Lawmakers spar on warming as EPA hearings heat up

Source: Jean Chemnick, E&E reporter • Posted: Wednesday, July 30, 2014

The most important climate change hearing in town today will be held miles down Pennsylvania Avenue from the Capitol Building, but the listening session on U.S. EPA’s marquee carbon rule is still drawing plenty of congressional interest.

Sen. Ed Markey (D-Mass.), a sponsor of the carbon dioxide cap-and-trade bill that cleared the House in 2009, will be among the first to testify on the existing power plant proposal this morning as the two-day listening session begins.

Markey commended EPA in prepared remarks for a draft rule that he said would make sure “millions of Americans are healthier” and create jobs. But he blasted Republicans for attacking the rule on economic grounds.

“If the critics of climate action like this EPA proposal spent more time believing in American innovation and less time attacking climate science, I believe our economy, our environment and our planet would all be better off,” he said.

Massachusetts is a case in point, he said. By slashing carbon emissions, including through participation in the Regional Greenhouse Gas Initiative, the Bay State has grown its economy, he said.

“We’ve created good 21st century jobs,” he said in the excerpted remarks. “We’ve reduced the amount of electricity we consume. And we pay less for that electricity.”

Few members of Congress might visit the William Jefferson Clinton Building for the listening sessions today and tomorrow, though Senate Minority Leader Mitch McConnell (R-Ky.) does plan to make the trip tomorrow. Nonetheless, Congress will echo many of the same talking points at three climate-related hearings during the same two days.

And senators kicked off the debate last night when Sen. James Inhofe (R-Okla.) objected to a resolution offered by Sen. Amy Klobuchar (D-Minn.) that would have expressed the sense of the Senate that man-made climate change is real.

“The scientific record does not agree,” said Inhofe, blocking Klobuchar’s measure from passing by unanimous consent.

Inhofe, who is perhaps the chamber’s most vocal climate skeptic, referenced the so-called climate change “pause” — the fact that surface temperatures have slowed since 1998. Skeptics say that means climate change fears are overblown, but most climate scientists believe the oceans are storing much of the missing heat.

“Every time, they stand up and say, ‘Oh, the science is settled,’ and then we come up with more groups” that disagree, he said, pointing to a petition on his website that he said has been signed by thousands of scientists who disagree that man-made emissions are driving significant warming.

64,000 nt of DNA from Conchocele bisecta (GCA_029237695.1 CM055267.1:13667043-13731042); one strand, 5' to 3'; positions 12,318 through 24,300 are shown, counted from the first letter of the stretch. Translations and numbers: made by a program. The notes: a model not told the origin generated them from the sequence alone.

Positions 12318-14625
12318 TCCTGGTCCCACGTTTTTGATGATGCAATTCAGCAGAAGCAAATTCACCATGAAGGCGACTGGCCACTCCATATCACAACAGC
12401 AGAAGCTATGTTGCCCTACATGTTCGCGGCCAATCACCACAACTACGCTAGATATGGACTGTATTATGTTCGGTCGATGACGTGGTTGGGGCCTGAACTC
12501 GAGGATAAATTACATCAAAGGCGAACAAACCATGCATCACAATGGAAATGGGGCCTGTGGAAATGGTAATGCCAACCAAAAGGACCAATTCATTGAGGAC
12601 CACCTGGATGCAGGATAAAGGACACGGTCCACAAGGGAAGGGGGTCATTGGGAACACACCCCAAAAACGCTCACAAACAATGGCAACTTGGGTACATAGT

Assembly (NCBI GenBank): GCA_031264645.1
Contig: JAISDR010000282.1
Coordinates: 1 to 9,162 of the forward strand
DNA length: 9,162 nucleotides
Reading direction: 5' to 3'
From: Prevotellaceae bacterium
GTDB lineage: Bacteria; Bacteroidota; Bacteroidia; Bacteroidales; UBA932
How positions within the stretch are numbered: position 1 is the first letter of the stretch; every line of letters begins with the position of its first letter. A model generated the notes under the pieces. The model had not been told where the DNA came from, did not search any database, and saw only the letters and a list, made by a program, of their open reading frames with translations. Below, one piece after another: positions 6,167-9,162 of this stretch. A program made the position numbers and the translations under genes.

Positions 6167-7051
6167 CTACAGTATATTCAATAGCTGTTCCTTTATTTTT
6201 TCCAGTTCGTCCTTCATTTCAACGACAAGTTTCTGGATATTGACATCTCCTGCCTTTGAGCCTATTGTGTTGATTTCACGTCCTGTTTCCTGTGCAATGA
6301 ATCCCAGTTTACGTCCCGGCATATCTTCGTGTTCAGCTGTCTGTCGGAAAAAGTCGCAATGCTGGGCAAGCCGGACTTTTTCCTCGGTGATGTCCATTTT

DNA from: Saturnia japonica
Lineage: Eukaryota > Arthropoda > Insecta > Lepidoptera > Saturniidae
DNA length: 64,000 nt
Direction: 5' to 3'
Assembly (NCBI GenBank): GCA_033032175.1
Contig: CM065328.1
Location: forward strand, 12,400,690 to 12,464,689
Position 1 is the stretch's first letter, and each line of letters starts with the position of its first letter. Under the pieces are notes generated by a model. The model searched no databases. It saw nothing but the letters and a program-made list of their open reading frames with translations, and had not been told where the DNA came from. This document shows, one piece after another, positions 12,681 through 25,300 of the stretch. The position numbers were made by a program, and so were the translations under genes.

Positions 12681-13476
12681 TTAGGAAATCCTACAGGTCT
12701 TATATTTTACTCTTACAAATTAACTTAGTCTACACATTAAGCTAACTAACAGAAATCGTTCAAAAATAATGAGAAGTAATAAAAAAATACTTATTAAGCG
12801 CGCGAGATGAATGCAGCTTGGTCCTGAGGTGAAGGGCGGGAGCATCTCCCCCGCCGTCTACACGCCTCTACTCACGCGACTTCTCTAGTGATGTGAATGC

The continued drumbeat for climate-related policies like the EPA proposal is driven by interested Democratic donors, he said. But Australia’s decision to abandon its carbon tax should show that climate change policy is harmful to the economy and should be avoided, he added.

“And I believe that we will be able to protect the American people from the senseless global warming policies in the United States,” he said.

Sen. Sheldon Whitehouse (D-R.I.), speaking immediately after Inhofe, took a different view.

“I appreciate very much having had the opportunity to hear those words from what I can only describe as an alternative reality from the one that I inhabit,” said Whitehouse, who will be chairing a Senate Environment and Public Works Subcommittee hearing later today on the economic toll taken by climate change.

Whitehouse, who also co-chairs the Senate Climate Action Task Force, dismissed Inhofe’s contention that the science of man-made climate change is not settled. The petition on Inhofe’s website is not signed by large numbers of unconvinced scientists, said Whitehouse.

“I’m told that among the names on that petition are the Spice Girls, are people from “M*A*S*H” like Dr. Frank Burns,” said Whitehouse. “It’s almost a comedic effort.”

The oceans, meanwhile, are continuing to warm as a result of human-caused greenhouse gas emissions, and the atmosphere appears to be warming in stages over many decades, he noted. Experts ranging from the Navy to the National Oceanic and Atmospheric Administration to the property and casualty insurance and reinsurance industries urge the implementation of policies to combat its causes — measures like the one EPA has proposed, he said.

“The day will come when the United States Senate can face the fact that climate change is real,” he said, referencing the Klobuchar resolution. “And it’s a measure of our times and a measure of this body and a measure of the influence on it that it was not passed by unanimous consent but has been objected by the Republicans,” he added.

This week, 1,600 speakers are expected to testify on EPA’s draft rule in four cities: Washington, D.C.; Denver; Atlanta; and Pittsburgh. EPA has said it also has received 300,000 written comments on the proposal ahead of the Oct. 16 deadline for public review.